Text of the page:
Fighting Back

Victims of physical abuse can turn to Domestic Violence Action Center.

Several years ago, Noelani met her then-boyfriend. He was, Noelani thought, exactly who she’d been looking for.

Less than a year into the relation ship, though, she began to see a different side of him. ?There were excessive phone calls received at work, among verbal and emotional abuse and stalking. ?The first time he struck Noelani, her head hit the passenger window, bouncing off four times.

?Then she met with someone from Domestic Violence Action Center—someone who helped Noelani obtain a restraining order and get her life back on track. Today, she’s been out of the relationship for three years, and will be graduating from college this winter.

Unfortunately, stories like Noelani’s are not uncommon. Annually, Domestic Violence Action Center—the only organization of its kind in the state of Hawai‘i— works with more than 5,000 people, according to CEO Nanci Kreidman.

Kreidman began the agency in 1990, working with only one other part-timer. Today, Domestic Violence Action Center boasts 48 employees. ?There are attorneys who carry out legal proceedings, advocates who help victims transition out of abusive relationships, educators, counselors and community organizers.


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2015 marks the 25th anniversary of the organization (photo courtesy of Domestic Violence Action Center).

?Then there are programs that work with teens, for example, in providing adolescents with an understanding of what a healthy relationship is, and how to spot red ? ags. A teen advocate also works with youths who may already be in abusive relationships. ?The agency also offers two federally funded programs that allow it to work closely with Native Hawaiian and Filipino communities in particular.

Yet another plan works with victims to create a safety plan—actionable steps that will help someone leave an abusive relationship. Last year alone, Domestic Violence Action Center completed 3,759 safety plans.

It is, Kreidman explains, certainly a gender-based issue.

“When you think about the ways that we’re all socialized, girls and boys, it makes sense,” she says. “Boys are taught to be tough and brave and in charge, and girls not so much.”

Still, she says it is important to remember that domestic violence does not discriminate against gender, education, social status, religion—anything.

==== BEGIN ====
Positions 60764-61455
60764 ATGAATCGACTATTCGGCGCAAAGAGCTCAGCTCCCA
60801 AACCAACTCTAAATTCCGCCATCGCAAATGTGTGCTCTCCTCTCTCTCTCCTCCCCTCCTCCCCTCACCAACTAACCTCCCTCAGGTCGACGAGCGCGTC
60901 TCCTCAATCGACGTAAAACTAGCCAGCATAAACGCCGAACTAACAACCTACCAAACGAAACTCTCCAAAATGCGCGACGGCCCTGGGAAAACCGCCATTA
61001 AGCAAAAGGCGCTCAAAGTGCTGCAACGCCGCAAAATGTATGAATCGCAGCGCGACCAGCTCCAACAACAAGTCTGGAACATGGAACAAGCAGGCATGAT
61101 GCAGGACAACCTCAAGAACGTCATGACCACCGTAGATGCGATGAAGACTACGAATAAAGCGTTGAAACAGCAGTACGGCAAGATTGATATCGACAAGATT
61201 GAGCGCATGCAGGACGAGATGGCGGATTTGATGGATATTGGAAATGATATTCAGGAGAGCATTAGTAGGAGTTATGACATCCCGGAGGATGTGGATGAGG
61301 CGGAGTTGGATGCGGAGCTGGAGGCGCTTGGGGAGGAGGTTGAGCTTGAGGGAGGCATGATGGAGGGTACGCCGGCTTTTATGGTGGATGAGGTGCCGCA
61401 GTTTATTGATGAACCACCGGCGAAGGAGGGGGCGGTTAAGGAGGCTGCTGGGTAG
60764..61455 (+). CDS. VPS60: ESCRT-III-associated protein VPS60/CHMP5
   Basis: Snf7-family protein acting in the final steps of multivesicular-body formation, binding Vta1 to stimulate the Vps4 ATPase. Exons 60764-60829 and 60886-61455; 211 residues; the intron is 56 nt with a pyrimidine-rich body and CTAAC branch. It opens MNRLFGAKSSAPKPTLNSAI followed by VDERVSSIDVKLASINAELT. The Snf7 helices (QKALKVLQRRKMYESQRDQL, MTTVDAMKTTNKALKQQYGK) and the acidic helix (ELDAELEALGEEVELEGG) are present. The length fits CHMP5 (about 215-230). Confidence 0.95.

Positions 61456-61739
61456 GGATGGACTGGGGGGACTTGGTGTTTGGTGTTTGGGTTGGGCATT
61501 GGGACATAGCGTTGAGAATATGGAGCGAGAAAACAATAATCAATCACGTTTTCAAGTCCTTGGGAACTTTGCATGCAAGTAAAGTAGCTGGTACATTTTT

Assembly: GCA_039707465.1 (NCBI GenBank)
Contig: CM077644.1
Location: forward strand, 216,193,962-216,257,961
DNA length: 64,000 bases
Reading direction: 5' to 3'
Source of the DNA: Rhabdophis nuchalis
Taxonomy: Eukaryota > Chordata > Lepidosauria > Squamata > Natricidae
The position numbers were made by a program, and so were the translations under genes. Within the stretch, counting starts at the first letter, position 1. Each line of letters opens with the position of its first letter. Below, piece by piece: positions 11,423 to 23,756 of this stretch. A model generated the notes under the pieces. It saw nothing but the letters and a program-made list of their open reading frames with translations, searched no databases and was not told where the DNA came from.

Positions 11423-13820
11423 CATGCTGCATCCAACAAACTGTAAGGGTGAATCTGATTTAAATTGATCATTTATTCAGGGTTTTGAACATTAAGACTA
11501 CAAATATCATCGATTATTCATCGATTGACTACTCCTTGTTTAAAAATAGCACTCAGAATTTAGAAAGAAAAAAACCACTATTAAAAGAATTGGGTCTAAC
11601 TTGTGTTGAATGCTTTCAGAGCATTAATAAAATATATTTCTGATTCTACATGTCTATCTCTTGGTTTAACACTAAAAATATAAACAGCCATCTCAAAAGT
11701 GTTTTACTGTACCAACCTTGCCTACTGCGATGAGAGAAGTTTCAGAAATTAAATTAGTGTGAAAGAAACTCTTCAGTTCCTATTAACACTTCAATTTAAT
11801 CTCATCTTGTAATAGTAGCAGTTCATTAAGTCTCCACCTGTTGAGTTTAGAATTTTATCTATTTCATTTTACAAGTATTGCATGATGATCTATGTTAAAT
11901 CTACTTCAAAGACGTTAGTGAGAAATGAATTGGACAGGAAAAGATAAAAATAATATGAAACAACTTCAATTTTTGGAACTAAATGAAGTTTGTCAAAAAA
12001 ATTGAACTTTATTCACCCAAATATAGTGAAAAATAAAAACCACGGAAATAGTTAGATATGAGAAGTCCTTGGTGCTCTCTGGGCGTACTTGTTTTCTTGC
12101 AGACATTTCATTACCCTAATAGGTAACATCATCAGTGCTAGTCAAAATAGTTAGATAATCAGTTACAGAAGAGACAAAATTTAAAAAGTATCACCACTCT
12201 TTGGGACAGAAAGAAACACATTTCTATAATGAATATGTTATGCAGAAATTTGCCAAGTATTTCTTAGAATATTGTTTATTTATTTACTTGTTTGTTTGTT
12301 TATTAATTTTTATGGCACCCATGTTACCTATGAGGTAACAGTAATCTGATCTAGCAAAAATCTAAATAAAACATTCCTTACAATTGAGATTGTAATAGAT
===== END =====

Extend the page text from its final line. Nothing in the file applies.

“You read this all the time, but I’m here to tell you it’s really true,” she says.

Education remains one of the organization’s biggest initiatives. ?There are, says Kreidman, many myths and misconceptions that in some cases can do more harm than help for victims.

It’s easy as an outsider looking in to see the problem, to know that it’s affecting children (if they have any), and to believe that a person should leave an abusive partner or spouse. But the fact of the matter is, nothing about being in a domestically abusive situation is easy on the victim.

“When you make a commitment to a relationship, or investment in a relationship, you don’t walk away from it easily—no matter who you are, or no matter what the challenges are,” Kreidman says. “To assume that it’s always like that—that he’s always a monster, and she’s always in fear—is really not accurate.

“We have to create the space to allow people to make the best choices they can, given their circumstances.”

As Domestic Violence Action Center celebrates its 25th anniversary this year, Kreidman views its commitment to the community as twofold: ?first, to help those who are suffering right now, and to also lay the groundwork for a future in which there is no domestic violence.

It’s a lofty goal, one that isn’t entirely impossible but will require everyone’s involvement—even if it’s simply getting educated.

“We can’t solve this problem alone,” Kreidman says. “We need the community to stand beside us, and we need all of our sectors … to all be working with us in the ways that they can, so that we together create a healthy community.

“Safe families are at the core of a healthy community.”

And none of what the organization has accomplished so far would have been possible without the support it has received.

“Celebrating the milestone of the anniversary belongs to the entire community,” Kreidman says. “Without the persistence and the patience and the investment of the entire community, we would not be where we are.”

Noelani’s story of survival is one of 24 others that commemorate Domestic Violence Action Center’s 25th anniversary. To read more, and to learn more about the organization and how to get involved, visit

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